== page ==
AMN Reviews: Three From Silken Tofu – Barchan / dB/Mz / Instinct Primal

0003983616_10Silken Tofu is a European label putting out a mix of ambient, industrial, noise, and electronic releases. We have had a chance to listen to several of their 2015 releases, and are duly impressed by the quality of the efforts therein. All of their material is available for streaming on Bandcamp.


Barchan – Soliton (2015; Silken Tofu)

This release is billed as live “percussion-driven industrial drone music,” a fitting description indeed.  Barchan consists of James Welburn on drones and Tomas Järmyr on drums. The single, 57-minute track (which appears to be divided into several movements) involves Welburn laying down one to three layers of static-drenched background drones, with occasional foreground growlings.  In addition to this dark and ominous foundation, Järmyr plays a drum kit in the style of free jazz or improv (think Han Bennink meets Tony Buck). The result is something that would be right at home at the Big Ears Festival, or similar endeavors.


dB/Mz – The Light To Come (2015; Silken Tofu)

dB/Mz is the duo of Magnus Zetterberg and David Bengtsson, who collectively create a set of dark, intense soundscapes. Not unlike Lustmord, dB/Mz could fall into the category of deep-space ambient, though with a more industrial twist. In addition to subtle background drones, foreground elements, such as undulating waves, clashing of metals, and distorted scraping are frequently present. On at least one track, grinding patterns of interference serve as an abrasive melody, reminiscent of the electroacoustic efforts of modern classicists.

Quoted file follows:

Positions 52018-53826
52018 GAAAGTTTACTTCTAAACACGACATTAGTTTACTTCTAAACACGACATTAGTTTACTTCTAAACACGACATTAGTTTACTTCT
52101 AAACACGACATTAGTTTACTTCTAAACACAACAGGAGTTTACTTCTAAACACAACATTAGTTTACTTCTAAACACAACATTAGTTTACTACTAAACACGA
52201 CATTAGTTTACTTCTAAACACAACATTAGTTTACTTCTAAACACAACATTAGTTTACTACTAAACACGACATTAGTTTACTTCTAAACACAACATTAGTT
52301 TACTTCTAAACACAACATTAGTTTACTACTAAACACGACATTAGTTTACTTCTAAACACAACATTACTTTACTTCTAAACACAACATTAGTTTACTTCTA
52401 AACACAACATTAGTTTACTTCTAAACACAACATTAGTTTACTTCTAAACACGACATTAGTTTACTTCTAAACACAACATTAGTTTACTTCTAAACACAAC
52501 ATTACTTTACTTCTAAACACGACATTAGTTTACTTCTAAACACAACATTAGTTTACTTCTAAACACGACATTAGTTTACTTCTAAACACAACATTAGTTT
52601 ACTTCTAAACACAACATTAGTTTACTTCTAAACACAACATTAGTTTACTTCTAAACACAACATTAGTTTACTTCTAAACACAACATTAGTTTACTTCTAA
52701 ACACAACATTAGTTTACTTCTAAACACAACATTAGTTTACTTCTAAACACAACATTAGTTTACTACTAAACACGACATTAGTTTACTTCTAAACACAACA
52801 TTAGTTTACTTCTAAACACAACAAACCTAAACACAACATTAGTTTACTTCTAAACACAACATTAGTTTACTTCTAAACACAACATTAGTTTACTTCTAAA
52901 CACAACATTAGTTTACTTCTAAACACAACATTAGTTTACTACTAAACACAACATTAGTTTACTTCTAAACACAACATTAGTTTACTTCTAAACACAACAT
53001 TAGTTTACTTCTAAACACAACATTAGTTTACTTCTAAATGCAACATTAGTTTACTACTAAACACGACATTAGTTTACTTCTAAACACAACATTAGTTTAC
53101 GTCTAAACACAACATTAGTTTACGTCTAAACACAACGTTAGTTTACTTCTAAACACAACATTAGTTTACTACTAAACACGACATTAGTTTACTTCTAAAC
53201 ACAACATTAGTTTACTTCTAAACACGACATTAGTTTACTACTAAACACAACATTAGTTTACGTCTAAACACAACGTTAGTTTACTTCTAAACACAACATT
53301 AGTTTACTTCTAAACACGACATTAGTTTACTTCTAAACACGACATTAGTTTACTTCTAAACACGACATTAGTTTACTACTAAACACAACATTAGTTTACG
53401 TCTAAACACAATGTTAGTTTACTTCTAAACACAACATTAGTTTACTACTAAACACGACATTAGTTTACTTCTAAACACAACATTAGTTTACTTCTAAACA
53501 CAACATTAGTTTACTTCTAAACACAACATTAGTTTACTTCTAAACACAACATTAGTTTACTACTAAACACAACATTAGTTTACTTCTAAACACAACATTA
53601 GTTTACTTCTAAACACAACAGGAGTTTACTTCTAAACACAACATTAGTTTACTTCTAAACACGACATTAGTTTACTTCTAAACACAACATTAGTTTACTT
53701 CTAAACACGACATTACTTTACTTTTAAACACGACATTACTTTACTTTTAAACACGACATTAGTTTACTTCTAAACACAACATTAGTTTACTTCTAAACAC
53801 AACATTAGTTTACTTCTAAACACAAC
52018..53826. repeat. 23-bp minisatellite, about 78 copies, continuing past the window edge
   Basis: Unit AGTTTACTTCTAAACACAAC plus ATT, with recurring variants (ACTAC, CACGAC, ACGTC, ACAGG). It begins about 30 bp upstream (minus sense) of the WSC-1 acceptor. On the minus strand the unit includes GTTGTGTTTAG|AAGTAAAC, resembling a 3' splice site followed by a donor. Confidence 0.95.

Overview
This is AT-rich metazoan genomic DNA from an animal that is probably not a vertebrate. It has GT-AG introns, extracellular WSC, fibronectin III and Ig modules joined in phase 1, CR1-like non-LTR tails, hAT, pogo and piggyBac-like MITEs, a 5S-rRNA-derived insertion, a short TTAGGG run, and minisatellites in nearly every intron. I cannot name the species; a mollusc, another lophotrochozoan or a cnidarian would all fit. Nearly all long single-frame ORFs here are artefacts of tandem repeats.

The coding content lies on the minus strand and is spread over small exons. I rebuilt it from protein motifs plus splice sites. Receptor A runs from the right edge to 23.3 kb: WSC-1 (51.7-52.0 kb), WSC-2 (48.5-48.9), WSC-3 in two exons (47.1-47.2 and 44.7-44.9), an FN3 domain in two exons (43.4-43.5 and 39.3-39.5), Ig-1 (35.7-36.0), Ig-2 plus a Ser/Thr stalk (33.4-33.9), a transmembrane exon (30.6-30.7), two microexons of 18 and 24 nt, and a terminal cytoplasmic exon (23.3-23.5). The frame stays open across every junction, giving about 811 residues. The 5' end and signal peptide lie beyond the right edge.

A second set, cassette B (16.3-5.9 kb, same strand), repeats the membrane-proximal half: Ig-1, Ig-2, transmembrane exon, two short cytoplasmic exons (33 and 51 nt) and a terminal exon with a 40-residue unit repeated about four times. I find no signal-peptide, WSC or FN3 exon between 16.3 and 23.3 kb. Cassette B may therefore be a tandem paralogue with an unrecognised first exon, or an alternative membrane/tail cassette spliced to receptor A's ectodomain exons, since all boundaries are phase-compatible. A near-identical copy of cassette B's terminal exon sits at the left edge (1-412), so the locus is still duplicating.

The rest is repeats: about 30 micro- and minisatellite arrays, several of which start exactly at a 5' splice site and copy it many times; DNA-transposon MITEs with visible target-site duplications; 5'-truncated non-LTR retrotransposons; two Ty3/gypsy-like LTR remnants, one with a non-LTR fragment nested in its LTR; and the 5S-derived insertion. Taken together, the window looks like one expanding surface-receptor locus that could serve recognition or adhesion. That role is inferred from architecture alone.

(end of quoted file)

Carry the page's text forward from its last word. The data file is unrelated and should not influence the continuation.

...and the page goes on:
Instinct Primal – Dazzling Darkness (2015; Silken Tofu)

This, the first solo album from Jan Kruml, is dark ambient in the vein of mid-nineties Robert Rich. Kruml focuses on slow-moving washes, and dramatic fanfares. But interspersed between are indistinct voices. Haunting and reminiscent of a science-fiction movie soundtrack, the album includes a generous share of drones and spacescapes, not to mention post-industrial elements. Non-western percussion accompanies on two of the tracks, adding an earthy element to otherwise non-worldly music.